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Thread: Sevcon Gen4Size6 Chiller

              
   
   
  1. #1
    Senior Member Stevo's Avatar
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    Sevcon Gen4Size6 Chiller

    I have built 2 water cooled chill plates for my Sevcon Gen4Sz6 controller. I still need to pressure test the whole cooling system when I have time. I learned a lot welding up this "little" project and consumed way more argon then I thought I would. I want to share some of what I learned the hard way to hopefully help someone save some time if they try this on their own.

    1) Al is FUN to work with. It's challenging to weld. It has a protective layer floating on top of the molten metal that requires a TIG to weld. My cheapo Chinese 3 year old 250 amp TIG broke and was time to be replaced. It didn't have pulse technology. I learned how much of an improvement pulse TIG is. WOW! TIG welding is very similar to oxy-acetylene welding. If you can weld with gas, you can TIG. The difficult part is keeping the electrode tip as close to the
    metal as possible without contaminating it with filler metal or "dipping the wick". Once the tungsten gets contaminated, it's game over. You'll have to swap out with a fresh electrode to continue.

    2) Al is an awesome heat sink. Welding a heat sink onto 1/4" thick Al plate takes more than a 200 amp TIG. I couldn't even barely get a puddle to form using a WSE200TIG. The Al plate and heat sinks soak up the torch energy. I tried a few different Chinese manufactured TIGs to finish this project.
    I highly recommend this Amazon machine http://https://www.amazon.com/PRIMEWELD-Stick-Welder-PULSE-WARRANTY/dp/B07BXHRBQ8/ref=sr_1_1?s=industrial&ie=UTF8&qid=1527487115&sr=1-1&keywords=PRIMEWELD+TIG+225+X
    The price is right. It's probably not even close to the quality of a Lincoln or Miller, but it didn't cost 3 grand either. It came with a 3 yr warranty so I'll see how long it lasts.

    3) Use only Stainless Steel wired brushes and acetone to prep your surface. For welding these heat sinks, use 1/8" electrodes.



    My original idea was to weld some heat sinks onto the Al mounting plate for the Sevcon. Then enclose it and weld some hose barb bungs for the coolant lines.
    chillplate.jpg
    It took so much heat to weld these heat sinks onto the thick plate that it warped and lost a nice flat surface for the Sevcon to mount onto for the best contact heat transfer. So I thought instead of welding the heat sinks directly onto the mounting plate, I should make the "chiller" bolt on to the mounting plate, keeping things unwarped. Here is a pic of the components:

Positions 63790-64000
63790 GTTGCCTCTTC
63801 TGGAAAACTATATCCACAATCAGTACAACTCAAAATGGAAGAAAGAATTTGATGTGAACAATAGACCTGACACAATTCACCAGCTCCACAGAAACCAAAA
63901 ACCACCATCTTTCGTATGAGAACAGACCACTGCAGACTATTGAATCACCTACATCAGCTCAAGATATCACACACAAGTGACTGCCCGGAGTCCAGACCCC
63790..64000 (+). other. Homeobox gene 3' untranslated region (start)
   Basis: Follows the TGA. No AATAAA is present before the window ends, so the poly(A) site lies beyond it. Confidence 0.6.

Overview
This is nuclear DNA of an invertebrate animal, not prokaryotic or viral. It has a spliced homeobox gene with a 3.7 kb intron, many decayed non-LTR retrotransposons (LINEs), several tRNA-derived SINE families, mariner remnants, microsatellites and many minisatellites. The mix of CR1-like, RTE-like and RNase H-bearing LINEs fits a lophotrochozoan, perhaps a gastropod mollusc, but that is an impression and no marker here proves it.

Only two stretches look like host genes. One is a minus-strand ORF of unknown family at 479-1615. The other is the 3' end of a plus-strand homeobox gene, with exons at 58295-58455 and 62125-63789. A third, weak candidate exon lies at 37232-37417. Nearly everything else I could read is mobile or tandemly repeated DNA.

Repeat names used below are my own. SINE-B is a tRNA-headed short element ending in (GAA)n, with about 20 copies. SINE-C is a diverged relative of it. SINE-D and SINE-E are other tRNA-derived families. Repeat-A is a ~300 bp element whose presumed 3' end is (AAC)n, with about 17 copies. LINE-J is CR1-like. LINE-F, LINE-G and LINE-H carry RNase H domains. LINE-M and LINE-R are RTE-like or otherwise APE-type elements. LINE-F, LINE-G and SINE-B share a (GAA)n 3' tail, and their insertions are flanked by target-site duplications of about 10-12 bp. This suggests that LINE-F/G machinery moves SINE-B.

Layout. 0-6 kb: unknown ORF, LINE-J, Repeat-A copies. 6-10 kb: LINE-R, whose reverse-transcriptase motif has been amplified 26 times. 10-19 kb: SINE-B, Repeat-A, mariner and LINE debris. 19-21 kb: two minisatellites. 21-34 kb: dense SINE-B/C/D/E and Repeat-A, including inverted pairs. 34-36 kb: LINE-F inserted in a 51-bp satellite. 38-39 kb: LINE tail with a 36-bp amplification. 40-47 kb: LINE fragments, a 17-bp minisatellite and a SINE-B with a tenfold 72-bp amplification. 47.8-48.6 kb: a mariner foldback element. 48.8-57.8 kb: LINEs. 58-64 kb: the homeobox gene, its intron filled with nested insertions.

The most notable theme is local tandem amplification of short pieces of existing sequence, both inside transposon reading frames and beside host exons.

chiller assembly.jpg
    First I welded the heat sinks onto the chiller's bottom plate:
    sevcon chiller1.jpg
    Then weld a partition to direct the coolant flow through the heat sink fins.
    sevcon chiller2.jpg
    Then enclose it.
    sevcon chiller3.jpg
    sevcon chiller4.jpg
    This unit didn't warp. It sits flat onto a 1/4" thick mounting plate. I will apply a thin layer of heat transfer goop
    to the bottom of this unit and mount it using counter sunk flat head bolts from the Sevcon side of the mounting plate.
    (no pics yet).
    The really cool thing about this idea is that it can be configured in any shape, size, and use as many heat sinks as you want. I'm limited to this size by my modified ex-fuel tank that sits over the top of the controller.
    Here are the two finished chill plate prototypes side by side:
    sevcon chiller5.jpg
    I hope to have the whole cooling system mounted and pressure tested sometime this week. But that will be a different thread.
    Thanks for viewing. I'm open to suggestions for improving the design.
    Current rides: '96 Honda Ohlins VFR, '03 Cannondale C440R, '03 Cannondale Cannibal, '06 Yamaha 450 Wolverine 4x4
    Current builds: http://elmoto.net/showthread.php?t=4354

  2. #2
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    Hi there!

    Nice work on the cooling system...

    I also have a tig200P for something like 5 years now and have welded quite a bit of aluminum with it.
    Most of the time I weld at 110-140 amps up to 10mm.

    When welding thicker aluminum, heath it first with a flame heather or paint stripper. That makes a tremendous difference in forming the welding puddle.

    Also, the type of tungsten has an impact and the "arc strength + cleanup width" settings.

    I have even welded 4cylinder bike aircooled cylinderheads. (kawasaki z1000) which are huge lumps of aluminum...
    At 160-180 amps and pre-heathed.

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  4. #3
    Senior Member Stevo's Avatar
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    The 225 amp Primeweld formed a puddle very quickly with no preheat necessary
    And it came with a Flowmeter and top quality CK Worldwide flexible head torch!
    Last edited by Stevo; 2 Weeks Ago at 1036.
    Current rides: '96 Honda Ohlins VFR, '03 Cannondale C440R, '03 Cannondale Cannibal, '06 Yamaha 450 Wolverine 4x4
    Current builds: http://elmoto.net/showthread.php?t=4354

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